Format your application resume by priority. You likely know the basic content of a resume — education, work experience, skills, awards, and hobbies. However, listing all that information is not enough. You must put thought into the order in which that information is presented on the resume. 
- College admissions committees are far more interested in your grades, work experience, skills and awards than they are in your hobbies and interests.
- As such, the hobbies and interests section of your resume should be presented toward the end of your resume. End with it, don’t lead with it.
- Prioritize individual activities as well. You can either list your activities chronologically, as you probably did in the “Work Experience” section, or from most to least impressive.
- Always remember that resumes are “top-down” documents, meaning you should lead with what you most want the reader to know about you. 
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Use appropriate terminology. Although you may think of tennis or chess a fun hobby, the language you use in your resume should indicate more gravity. Rather than titling your “hobbies and interests” section “Hobbies,” call it “Activities” or “Extracurricular Activities.” By using more formal diction, you subtly give the impression that you exercised dedication and professionalism in practicing these activities, rather than simply goofing around and having a good time. This is what colleges are looking for.
Choose a formatting style for listed sections. All of the sections of your resume that include detailed lists should be formatted in the same way.
The “Activities” section of your resume should be formatted the same way as the “Work Experience” section. There is no single correct method to use, but you want to make sure that you give yourself room to not simply list your activities, but expand on them in a concise manner.
- Do not simply list all of your activities with commas. This suggests that you have nothing to say about what you did other than the fact that you did it. Break each activity into its own bullet point.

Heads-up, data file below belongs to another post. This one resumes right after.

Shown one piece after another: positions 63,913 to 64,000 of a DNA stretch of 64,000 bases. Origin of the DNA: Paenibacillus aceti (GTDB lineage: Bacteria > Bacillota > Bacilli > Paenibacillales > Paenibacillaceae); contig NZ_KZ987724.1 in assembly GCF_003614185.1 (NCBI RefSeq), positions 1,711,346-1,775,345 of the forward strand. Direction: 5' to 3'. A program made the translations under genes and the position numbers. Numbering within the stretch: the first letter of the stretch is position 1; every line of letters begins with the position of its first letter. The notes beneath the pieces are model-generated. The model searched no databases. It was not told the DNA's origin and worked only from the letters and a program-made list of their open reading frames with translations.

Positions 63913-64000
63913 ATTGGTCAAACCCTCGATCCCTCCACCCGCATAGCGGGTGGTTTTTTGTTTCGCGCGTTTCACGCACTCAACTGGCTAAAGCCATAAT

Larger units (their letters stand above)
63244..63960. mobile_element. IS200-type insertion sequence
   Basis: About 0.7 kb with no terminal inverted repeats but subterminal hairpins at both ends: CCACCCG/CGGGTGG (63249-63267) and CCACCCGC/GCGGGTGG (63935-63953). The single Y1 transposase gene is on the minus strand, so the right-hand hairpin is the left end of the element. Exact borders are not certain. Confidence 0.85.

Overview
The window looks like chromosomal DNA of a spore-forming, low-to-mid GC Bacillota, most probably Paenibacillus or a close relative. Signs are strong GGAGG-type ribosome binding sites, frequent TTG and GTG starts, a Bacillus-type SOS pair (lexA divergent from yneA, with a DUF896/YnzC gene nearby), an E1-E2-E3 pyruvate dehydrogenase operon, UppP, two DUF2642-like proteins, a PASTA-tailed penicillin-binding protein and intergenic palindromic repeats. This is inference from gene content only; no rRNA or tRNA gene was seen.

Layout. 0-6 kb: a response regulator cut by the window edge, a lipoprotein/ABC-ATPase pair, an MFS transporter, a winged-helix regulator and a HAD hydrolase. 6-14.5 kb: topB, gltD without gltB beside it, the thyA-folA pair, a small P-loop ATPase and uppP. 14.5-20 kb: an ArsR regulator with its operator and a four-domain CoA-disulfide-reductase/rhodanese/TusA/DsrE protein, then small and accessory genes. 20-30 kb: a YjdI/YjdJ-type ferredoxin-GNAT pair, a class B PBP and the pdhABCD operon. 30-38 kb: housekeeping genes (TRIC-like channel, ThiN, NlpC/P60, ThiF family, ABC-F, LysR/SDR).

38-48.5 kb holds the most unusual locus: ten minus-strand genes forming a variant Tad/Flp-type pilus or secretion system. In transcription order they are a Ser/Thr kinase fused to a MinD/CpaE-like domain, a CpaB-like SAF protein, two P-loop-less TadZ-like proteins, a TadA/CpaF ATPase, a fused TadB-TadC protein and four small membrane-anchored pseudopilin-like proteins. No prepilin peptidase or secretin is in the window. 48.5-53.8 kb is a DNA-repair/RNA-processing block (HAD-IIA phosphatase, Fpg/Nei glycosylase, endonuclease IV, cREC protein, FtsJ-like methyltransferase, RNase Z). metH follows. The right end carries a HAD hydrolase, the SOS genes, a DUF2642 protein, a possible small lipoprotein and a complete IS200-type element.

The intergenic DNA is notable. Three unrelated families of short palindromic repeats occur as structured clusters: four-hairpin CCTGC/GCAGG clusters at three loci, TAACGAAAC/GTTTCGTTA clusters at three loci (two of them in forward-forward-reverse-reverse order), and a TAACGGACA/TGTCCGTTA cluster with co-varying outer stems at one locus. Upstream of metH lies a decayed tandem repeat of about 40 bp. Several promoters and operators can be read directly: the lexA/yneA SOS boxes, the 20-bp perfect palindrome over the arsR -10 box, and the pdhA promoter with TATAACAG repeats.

- Decide whether you will write in full sentences or short phrases. A resume should not be overly long — ideally, it should fit onto a single page. If you find that your resume has too much length, use phrases rather than full sentences.
- For example: “Tennis: state champions, 2013, 2014; co-captained varsity team, 2012-14; member of varsity team, 2010-14.
- If your resume is not long enough and you need to develop length, you can write that same information out in full sentences: “Tennis: As a member of the varsity team from 2010 to 2014, I helped my team win the state championship in both 2013 and 2014. As co-captain from 2012 to 2014, I provided leadership both on and off the court, leading team workouts during the off-season and keeping teammates accountable to one another.”
Demonstrate well-roundedness.  College admissions officers don’t expect high school seniors to know specifically what their futures will hold. Although in your essays, you want to demonstrate that you have a plan for your future and lofty goals, colleges know that in reality, student plans often change as they enter coursework and develop their interests in college.